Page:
Stock Photo - Crabeater seals Lobodon carcinophaga swimming along or hauled out on fast ice floe in Bourgeois Fjord 67°40'S 67°5'W near the Antarctic Peninsula The Crabeater
Stock Photo - Crabeater seals Lobodon carcinophaga swimming along or hauled out on fast ice floe in Bourgeois Fjord 67°40'S 67°5'W near the Antarctic Peninsula The Crabeater ...
Seal, at a population of 25 to 50 million is perhaps the second most numerous large species of mammals on Earth, after humans More than one in every two seals in the world is a Crabeater Seal and the population biomass of Crabeaters is about four times that of all other pinnipeds put together It is also one of the fastest seals, a crabeater seal can swim 16 mph Males grow to about 2 2 m to about 2 6 m 7 26 to 8 6 ft and weigh roughly between 200 and 300 kg 440 to 660 lbs Females grow up to 3 6 m 142 in in length and 500 lb 230 kg in weight Pups are born about 1 2 metres in length and weigh between 20 and 30 kilograms While nursing, pups grow at a rate of about 4 2 kilograms a day They are weaned after 2-3 weeks Despite its name, its diet does not include crabs Instead, a crabeater seal's unusual multilobed teeth enable this species to sieve krill from the water Its dentition looks like a perfect strainer, but how it operates in detail is still unknown 98 of the Crabeater Seal's food consists of Antarctic krill, Euphausia superba The seals consume over 80 million tons of krill each year Explorer and naturalist E A Wilson, who accompanied British explorer Robert Falcon Scott on the 1910-1913 Terra Nova Expedition to the South Pole, recorded that the Crabeater seal will, when close to death, leave the pack and travel far up glaciers to die He observed Crabeater carcasses on a number of occasions, 'thirty miles from the seashore and 3,000 feet 910 m above sea-level'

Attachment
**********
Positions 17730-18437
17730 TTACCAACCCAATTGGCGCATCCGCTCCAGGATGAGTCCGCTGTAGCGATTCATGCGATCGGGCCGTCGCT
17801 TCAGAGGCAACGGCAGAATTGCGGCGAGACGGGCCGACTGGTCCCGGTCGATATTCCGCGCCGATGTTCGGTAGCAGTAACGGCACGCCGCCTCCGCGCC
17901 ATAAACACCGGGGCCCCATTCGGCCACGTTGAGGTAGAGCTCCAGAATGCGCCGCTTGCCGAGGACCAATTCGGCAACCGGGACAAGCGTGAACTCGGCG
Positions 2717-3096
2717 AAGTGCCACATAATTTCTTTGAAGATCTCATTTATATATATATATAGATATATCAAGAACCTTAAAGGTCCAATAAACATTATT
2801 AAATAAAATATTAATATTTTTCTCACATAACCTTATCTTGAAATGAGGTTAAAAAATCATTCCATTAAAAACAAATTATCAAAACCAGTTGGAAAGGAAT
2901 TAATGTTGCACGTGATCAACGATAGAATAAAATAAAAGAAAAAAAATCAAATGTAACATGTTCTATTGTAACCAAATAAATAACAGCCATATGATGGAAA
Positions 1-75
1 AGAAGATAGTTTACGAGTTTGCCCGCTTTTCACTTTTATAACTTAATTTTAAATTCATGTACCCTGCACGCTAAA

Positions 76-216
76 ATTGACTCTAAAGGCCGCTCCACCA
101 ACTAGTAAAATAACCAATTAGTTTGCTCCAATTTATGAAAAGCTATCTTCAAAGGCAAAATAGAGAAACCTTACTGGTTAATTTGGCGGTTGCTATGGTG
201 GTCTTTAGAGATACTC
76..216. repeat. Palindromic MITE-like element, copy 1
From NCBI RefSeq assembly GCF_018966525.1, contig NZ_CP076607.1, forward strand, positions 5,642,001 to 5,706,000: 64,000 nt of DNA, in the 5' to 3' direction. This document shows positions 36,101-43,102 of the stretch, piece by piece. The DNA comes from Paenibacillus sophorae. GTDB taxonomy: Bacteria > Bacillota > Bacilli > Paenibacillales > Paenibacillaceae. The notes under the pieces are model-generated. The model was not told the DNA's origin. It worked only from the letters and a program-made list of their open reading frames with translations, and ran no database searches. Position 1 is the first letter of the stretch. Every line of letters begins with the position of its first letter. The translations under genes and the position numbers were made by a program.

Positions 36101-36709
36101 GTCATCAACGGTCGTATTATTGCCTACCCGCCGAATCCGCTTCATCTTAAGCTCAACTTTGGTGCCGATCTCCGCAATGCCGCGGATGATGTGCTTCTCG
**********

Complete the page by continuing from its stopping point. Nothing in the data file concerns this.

Michael S. Nolan
Up to XXL50 MBA3
(5400 x 3600 px -
18" x 12" -